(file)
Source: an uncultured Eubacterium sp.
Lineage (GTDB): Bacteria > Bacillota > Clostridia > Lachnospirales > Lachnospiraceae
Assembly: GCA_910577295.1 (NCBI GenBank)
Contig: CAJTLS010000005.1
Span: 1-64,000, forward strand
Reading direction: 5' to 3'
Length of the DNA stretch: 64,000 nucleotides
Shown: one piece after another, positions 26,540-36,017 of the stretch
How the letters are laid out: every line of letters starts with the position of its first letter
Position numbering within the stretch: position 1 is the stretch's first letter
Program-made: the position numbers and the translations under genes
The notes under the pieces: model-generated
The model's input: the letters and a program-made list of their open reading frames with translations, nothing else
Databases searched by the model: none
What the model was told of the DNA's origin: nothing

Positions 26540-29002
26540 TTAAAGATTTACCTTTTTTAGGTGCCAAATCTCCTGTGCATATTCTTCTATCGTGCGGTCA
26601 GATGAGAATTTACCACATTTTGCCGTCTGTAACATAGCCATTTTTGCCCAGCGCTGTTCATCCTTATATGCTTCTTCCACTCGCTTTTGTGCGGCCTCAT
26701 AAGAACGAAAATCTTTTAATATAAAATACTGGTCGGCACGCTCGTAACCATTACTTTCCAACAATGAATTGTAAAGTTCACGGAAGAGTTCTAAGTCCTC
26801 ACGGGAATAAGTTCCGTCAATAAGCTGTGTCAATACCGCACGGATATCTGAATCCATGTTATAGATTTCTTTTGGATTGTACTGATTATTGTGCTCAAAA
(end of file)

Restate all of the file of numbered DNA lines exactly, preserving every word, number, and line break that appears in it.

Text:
Source: an uncultured Eubacterium sp.
Lineage (GTDB): Bacteria > Bacillota > Clostridia > Lachnospirales > Lachnospiraceae
Assembly: GCA_910577295.1 (NCBI GenBank)
Contig: CAJTLS010000005.1
Span: 1-64,000, forward strand
Reading direction: 5' to 3'
Length of the DNA stretch: 64,000 nucleotides
Shown: one piece after another, positions 26,540-36,017 of the stretch
How the letters are laid out: every line of letters starts with the position of its first letter
Position numbering within the stretch: position 1 is the stretch's first letter
Program-made: the position numbers and the translations under genes
The notes under the pieces: model-generated
The model's input: the letters and a program-made list of their open reading frames with translations, nothing else
Databases searched by the model: none
What the model was told of the DNA's origin: nothing

Positions 26540-29002
26540 TTAAAGATTTACCTTTTTTAGGTGCCAAATCTCCTGTGCATATTCTTCTATCGTGCGGTCA
26601 GATGAGAATTTACCACATTTTGCCGTCTGTAACATAGCCATTTTTGCCCAGCGCTGTTCATCCTTATATGCTTCTTCCACTCGCTTTTGTGCGGCCTCAT
26701 AAGAACGAAAATCTTTTAATATAAAATACTGGTCGGCACGCTCGTAACCATTACTTTCCAACAATGAATTGTAAAGTTCACGGAAGAGTTCTAAGTCCTC
26801 ACGGGAATAAGTTCCGTCAATAAGCTGTGTCAATACCGCACGGATATCTGAATCCATGTTATAGATTTCTTTTGGATTGTACTGATTATTGTGCTCAAAA